Parents should be Internet savvy

Most parents, at some time or
other, will struggle to keep up with the plethora of technological advances
that seem like second nature to their children.

Be proactive to bridge the digital divide
by taking an active interest in how such technologies work.

According to Tony Cleaver, managing
director of Alphasoft Ltd., parents need to talk in age-appropriate language to
their children to make them aware of the potential dangers of cyber space.

Parents also need to read the
equipment’s user manual or visit the manufacturers’ websites to find out which
controls they need to access before setting the rules.

When making up rules for Internet
use, involve your child. Including a child in the decision-making process, by
advising them will help them appreciate the dangers and make them play their
part in safeguarding their Internet safety.

For young children

-For children younger
than 11, make sure you have parental controls enabled
on your home computers, which will automatically restrict access to
inappropriate materials.

-Draw up a list of approved
sites and update the list when necessary.

-Ensure that the computer
they use is in a public area in the house.

-In most cases, children younger than 12 do not need a mobile phone.
If parents choose to provide young children with cell phones, they have to
accept the risks as there is no way to filter or control texting and messaging
from such devices.

-Install a parental control software programme such as CyberPatrol.

-It is the parents’ responsibility
to make sure that they are not providing the means for Internet abuse. Giving
very young children mobile phones and Internet-ready computers, or other
devices without restrictions, is unwise.

Parental controls

Digital devices like games
consoles, mobile phones and computers have parental controls. These allow
parents or caregivers to do the following:

-Set time limits for
Internet use. Young children normally don’t have an
adequate concept of time. Restrict their Internet access to no longer than 20
minutes to half an hour.

-Block inappropriate
email addresses and websites by including them to your filter list

-Block your child from
searching certain key words.

Appropriate Internet use

Proper Internet use includes:

-Locating home computers
away from their bedrooms, in a communal room with the screen facing outward so
you can monitor what they are doing.

-Telling your child
they shouldn’t download unknown files from the Internet
without your permission.  When in doubt
tell them to avoid downloads.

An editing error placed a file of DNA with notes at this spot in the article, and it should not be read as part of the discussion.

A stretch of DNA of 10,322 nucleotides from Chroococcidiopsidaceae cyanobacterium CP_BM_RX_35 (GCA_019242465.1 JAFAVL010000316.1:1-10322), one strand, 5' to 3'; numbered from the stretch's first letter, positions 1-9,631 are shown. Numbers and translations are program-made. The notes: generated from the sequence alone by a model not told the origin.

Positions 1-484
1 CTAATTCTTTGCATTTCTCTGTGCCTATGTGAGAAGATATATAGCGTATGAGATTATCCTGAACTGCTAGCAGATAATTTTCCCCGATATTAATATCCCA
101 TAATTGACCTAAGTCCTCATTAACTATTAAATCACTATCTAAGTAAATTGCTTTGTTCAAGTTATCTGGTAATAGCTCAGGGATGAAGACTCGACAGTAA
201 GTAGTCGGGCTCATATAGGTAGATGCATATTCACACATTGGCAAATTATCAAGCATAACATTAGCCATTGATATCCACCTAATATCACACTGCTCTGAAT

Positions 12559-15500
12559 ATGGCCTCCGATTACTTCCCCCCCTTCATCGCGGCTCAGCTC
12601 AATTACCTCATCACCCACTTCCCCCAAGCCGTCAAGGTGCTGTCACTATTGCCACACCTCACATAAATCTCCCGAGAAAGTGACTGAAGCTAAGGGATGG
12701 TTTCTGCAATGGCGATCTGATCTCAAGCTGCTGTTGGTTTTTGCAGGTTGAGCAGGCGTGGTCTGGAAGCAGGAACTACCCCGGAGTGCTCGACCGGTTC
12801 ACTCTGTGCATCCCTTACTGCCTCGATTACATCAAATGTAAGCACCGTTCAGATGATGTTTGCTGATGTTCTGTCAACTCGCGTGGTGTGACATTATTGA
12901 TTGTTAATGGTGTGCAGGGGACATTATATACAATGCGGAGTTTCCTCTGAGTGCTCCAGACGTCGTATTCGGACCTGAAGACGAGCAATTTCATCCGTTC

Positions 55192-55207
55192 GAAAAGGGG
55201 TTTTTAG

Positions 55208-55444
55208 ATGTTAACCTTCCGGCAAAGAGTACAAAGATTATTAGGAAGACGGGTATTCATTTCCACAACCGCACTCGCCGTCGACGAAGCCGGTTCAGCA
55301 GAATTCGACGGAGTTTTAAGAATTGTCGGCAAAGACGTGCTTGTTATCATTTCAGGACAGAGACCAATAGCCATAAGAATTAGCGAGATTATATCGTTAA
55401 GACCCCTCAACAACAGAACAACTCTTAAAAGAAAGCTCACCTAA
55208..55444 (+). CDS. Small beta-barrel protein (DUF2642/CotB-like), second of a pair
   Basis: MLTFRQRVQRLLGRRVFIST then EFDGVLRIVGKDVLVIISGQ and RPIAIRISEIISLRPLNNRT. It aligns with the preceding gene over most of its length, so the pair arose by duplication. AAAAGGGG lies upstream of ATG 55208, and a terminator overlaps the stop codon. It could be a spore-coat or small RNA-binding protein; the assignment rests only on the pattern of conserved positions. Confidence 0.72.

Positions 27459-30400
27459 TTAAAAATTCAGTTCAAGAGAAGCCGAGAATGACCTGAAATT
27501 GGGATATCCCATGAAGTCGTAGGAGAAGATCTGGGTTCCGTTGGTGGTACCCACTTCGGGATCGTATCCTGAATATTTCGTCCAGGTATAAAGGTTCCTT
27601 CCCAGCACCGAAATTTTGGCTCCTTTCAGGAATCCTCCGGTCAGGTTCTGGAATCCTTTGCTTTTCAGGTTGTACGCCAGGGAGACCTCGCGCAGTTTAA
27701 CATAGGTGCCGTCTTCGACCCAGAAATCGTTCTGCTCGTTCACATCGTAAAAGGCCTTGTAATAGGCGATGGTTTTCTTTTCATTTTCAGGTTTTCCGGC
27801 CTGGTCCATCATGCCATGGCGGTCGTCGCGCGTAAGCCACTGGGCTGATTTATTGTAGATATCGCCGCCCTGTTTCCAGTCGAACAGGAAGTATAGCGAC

-Advising your child to
tell you if he/she accidentally goes to an unsuitable website, so you can
delete it from the history folder and add the address to your parental control filter list.

-Telling children that
it is wrong to use vulgar or threatening language in online communication.

Child-safe search engines

It is always advisable to make sure
that your child knows a few child-friendly search engines. These filter out
inappropriate Internet sites and give parents peace of mind that their child’s
Internet searches are safe. Your child can also use traditional search engines
with safe search settings turned on.

Older children

Bullying doesn’t just happen in
schools. Cyber bullying, via cell phone and computers, can be harder to detect
and therefore stop than physical bullying. Knowing the dangers of this type of
mental abuse will help parents and children combat cyber bullying.

Cyber bullying can range from
one-to-one messages sent and posted online, on the Internet and emails, to
messages sent to groups of people.

As with traditional bullying, it’s
important for you to listen to your child and be sympathetic. Letting your
child know what constitutes bullying is important, so that they can identify
when it happens to them and prevent them from becoming a bully.

It is also advisable to get
children to limit the amount of time they spend in chat rooms and the amount of
personal information that they divulge, such as their email address, physical
address, what school they attend and their phone number.

Chat room bullying should be
documented and reported to the appropriate authorities (the Internet service
provider, school or website manager).

If this type of abuse continues get
your child to change their email address and cell number. Parents should also
activate in-built Internet safety devices and install computer software to
block inappropriate emails and images.